The Tortoise in Asia

The Tortoise in Asia

by Tony Grey


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Based on a popular legend in Gansu, the far western province of China, The Tortoise in Asia recounts the exploits of Marcus, a young Roman centurion schooled in the Greek classics who, after a devastating loss in a battle with the Parthians, is taken prisoner, marched along the Silk Road, and pressed into service as a border guard on the eastern frontier. After a daring escape, Marcus has many adventures working with the Hun army as a mercenary. Throughout this harrowing journey, Marcus learns about Chinese philosophies, uncovering the startling similarities between these philosophies and those of Greece.

Product Details

ISBN-13: 9780861967254
Publisher: John Libbey Publishing
Publication date: 08/01/2016
Pages: 280
Product dimensions: 6.20(w) x 8.90(h) x 1.10(d)
Age Range: 18 Years

About the Author

Tony Grey is a Canadian actor who studied classics, history, and law. He was an actor in several television dramas on the Canadian Broadcasting Corporation and was the lead in one of Canada's first feature films.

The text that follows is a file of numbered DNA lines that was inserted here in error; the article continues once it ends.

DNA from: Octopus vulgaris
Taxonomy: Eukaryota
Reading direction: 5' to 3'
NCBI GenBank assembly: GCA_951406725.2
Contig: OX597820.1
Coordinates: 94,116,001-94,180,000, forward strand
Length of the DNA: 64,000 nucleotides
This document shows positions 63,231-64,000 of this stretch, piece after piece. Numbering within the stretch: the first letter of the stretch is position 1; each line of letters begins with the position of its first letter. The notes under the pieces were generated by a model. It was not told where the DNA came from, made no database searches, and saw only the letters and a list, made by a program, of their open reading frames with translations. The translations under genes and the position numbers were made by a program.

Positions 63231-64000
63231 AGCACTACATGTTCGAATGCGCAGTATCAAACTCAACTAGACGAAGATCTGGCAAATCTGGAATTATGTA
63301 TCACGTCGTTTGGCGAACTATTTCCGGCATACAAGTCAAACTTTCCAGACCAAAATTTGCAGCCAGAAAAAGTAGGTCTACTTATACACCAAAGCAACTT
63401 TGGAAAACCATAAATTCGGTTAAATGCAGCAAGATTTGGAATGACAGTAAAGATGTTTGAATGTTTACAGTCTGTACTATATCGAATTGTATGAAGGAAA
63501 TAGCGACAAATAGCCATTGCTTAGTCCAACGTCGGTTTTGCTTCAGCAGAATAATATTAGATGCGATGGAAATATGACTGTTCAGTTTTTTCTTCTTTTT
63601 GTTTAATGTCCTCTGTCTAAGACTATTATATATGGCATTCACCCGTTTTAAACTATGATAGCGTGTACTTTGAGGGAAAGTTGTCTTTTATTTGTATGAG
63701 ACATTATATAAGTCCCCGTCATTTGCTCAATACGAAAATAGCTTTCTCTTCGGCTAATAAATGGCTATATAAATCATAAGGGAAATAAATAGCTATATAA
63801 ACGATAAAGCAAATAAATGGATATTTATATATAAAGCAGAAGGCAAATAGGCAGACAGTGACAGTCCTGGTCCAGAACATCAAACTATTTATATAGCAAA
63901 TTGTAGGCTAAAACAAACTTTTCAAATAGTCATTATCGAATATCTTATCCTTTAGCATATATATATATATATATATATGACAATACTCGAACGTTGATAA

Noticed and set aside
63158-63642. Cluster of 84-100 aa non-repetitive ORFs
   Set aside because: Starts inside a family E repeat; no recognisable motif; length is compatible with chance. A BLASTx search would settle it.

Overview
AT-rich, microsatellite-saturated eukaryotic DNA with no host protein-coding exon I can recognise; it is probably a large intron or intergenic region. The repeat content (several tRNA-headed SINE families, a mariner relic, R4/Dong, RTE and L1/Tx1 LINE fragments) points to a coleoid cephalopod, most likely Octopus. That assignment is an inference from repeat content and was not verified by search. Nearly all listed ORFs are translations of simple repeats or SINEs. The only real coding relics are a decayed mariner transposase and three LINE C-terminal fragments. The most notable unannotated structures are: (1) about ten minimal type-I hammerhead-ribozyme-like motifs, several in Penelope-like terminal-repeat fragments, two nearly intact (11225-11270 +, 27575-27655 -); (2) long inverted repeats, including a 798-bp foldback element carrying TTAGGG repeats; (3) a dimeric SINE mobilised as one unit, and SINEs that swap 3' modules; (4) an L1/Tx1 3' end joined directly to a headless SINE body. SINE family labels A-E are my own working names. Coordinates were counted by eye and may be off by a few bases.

Read an Excerpt

The Tortoise in Asia

By Tony Grey

John Libbey Publishing Ltd.

Copyright © 2015 John Libbey Publishing Ltd.
All rights reserved.
ISBN: 978-0-86196-920-3


Resting on pillows of morning air, a lone eagle stares at the ancient road of many-citied Syria. There's something strange below, beyond understanding, too big to eat. An exotic creature glistens and crawls in the early summer sun, like a gigantic bronze-clad caterpillar. With forty thousand mouths to feed, it gobbles up crops and herds, leaving little more than blight in its path. Local people are gaping in stunned apprehension; many scuttle into their farm houses to hide. The dreaded Roman army's on the march, in a massive troop movement that'll change the course of history.